Science Frontiers
The Unusual & Unexplained

Strange Science * Bizarre Biophysics * Anomalous astronomy
From the pages of the World's Scientific Journals

Archaeology Astronomy Biology Geology Geophysics Mathematics Psychology Physics

About Science Frontiers

Science Frontiers is the bimonthly newsletter providing digests of reports that describe scientific anomalies; that is, those observations and facts that challenge prevailing scientific paradigms. Over 2000 Science Frontiers digests have been published since 1976.

These 2,000+ digests represent only the tip of the proverbial iceberg. The Sourcebook Project, which publishes Science Frontiers, also publishes the Catalog of Anomalies, which delves far more deeply into anomalistics and now extends to sixteen volumes, and covers dozens of disciplines.

Over 14,000 volumes of science journals, including all issues of Nature and Science have been examined for reports on anomalies. In this context, the newsletter Science Frontiers is the appetizer and the Catalog of Anomalies is the main course.


Subscriptions to the Science Frontiers newsletter are no longer available.

Compilations of back issues can be found in Science Frontiers: The Book, and original and more detailed reports in the The Sourcebook Project series of books.

The publisher

Please note that the publisher has now closed, and can not be contacted.


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Search results for: quasicrystals

1 result found.
... ) has flatter surfaces and does not readily combine with hydrogen. Cluster research is embryonic, with new surprises popping up almost every day. Once a cluster size exceeds a few hundred atoms, its properties begin to resemble those of the bulk material. However, "cluster-assembled materials" have been made by attaching clusterto-cluster in a sort of patchwork quilt. Such materials have unique properties that are quite different from those of the normal crystalline and amorphous materials. (Pool, Robert; "Clusters: Strange Morsels of Matter," Science, 248:1186, 1990.) Comment. One would expect that the effects of clustering would be important in biology, too. We obviously have a lot to learn about this new realm between single atoms/molecules and bulk materials. Quasicrystals . Quasicrystals, once considered physically impossible, have been found easy to grow -- once one's mindset is corrected. At Bell Labs, for example, quasicrystals of an aluminum-cobaltcopper alloy reveal atoms packed together in pentagonal arrays -- the very geometry that crystallographers assured us could not exist. As one of the Bell researchers remarked, "Most of the ap plications are unimagined." This goes for the basic properties of quasicrystals, too. (Keller, John J.; "Bell Labs Confirms That New Form of Matter Exists," Wall Street Journal, February 8, 1990. Cr. J. Covey.) Nitrogen molecules that shouldn't exist . "Chemists in West Germany have discovered a compound of nitrogen which breaks one of the fundamental rules of ...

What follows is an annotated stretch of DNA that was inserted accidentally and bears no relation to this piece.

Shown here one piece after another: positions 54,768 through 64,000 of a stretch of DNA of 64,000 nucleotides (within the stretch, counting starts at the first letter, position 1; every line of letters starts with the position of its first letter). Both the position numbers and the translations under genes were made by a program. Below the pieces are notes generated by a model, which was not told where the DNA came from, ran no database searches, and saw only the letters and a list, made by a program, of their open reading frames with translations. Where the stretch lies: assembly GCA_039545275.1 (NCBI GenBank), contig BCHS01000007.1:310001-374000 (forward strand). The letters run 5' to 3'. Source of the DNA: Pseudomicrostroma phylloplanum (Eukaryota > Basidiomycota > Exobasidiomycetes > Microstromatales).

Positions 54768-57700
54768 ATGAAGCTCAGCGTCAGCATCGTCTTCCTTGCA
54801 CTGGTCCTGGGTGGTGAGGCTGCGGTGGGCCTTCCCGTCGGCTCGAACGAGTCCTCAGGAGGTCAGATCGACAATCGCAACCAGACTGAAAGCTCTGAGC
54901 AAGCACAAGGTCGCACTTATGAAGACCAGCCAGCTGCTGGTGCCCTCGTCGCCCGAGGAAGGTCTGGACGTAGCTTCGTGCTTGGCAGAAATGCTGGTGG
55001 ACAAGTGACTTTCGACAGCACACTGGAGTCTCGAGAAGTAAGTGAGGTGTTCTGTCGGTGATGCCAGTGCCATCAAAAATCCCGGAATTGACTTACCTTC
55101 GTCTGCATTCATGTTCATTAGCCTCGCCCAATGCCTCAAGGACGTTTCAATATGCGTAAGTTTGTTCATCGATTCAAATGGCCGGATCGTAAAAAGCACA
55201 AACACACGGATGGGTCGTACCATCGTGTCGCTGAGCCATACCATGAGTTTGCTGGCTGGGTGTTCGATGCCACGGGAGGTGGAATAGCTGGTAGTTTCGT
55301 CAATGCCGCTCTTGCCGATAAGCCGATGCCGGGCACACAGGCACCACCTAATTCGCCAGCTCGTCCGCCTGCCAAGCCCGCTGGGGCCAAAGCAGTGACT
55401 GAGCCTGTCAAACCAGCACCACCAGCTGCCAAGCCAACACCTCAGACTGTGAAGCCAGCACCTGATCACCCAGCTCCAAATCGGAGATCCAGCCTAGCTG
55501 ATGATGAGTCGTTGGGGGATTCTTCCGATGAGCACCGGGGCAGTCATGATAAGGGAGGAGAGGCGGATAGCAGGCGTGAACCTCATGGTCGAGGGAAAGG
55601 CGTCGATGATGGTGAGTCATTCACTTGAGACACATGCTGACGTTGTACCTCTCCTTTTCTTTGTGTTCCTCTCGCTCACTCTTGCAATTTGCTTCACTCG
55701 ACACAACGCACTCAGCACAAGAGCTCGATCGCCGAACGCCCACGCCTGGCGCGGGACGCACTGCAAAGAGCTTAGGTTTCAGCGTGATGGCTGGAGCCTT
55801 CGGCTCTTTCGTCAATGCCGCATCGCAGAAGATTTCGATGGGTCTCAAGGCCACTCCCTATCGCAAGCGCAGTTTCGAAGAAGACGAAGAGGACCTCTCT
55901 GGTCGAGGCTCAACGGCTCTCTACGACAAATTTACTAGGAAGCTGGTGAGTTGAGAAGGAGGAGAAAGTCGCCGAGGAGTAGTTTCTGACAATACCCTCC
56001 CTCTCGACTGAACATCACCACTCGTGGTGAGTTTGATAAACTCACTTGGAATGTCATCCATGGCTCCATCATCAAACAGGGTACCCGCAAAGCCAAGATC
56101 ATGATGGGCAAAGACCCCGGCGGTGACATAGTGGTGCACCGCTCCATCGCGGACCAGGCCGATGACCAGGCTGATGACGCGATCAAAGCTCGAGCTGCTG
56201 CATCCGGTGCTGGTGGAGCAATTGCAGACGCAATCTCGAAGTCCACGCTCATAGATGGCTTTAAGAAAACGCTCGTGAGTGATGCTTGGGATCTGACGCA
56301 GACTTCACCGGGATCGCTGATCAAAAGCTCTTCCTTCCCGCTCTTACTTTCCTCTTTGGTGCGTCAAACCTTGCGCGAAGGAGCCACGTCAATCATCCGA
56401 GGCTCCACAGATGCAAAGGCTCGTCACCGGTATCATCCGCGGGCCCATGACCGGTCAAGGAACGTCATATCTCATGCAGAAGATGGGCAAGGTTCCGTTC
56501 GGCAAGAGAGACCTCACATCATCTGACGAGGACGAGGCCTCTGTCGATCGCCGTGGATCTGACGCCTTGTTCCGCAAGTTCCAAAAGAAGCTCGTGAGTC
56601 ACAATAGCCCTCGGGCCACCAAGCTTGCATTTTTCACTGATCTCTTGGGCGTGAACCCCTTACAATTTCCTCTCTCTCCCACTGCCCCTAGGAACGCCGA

Terms matched: 1  -  Score: 43  -  15 May 2017  -  URL: /sf071/sf071g19.htm

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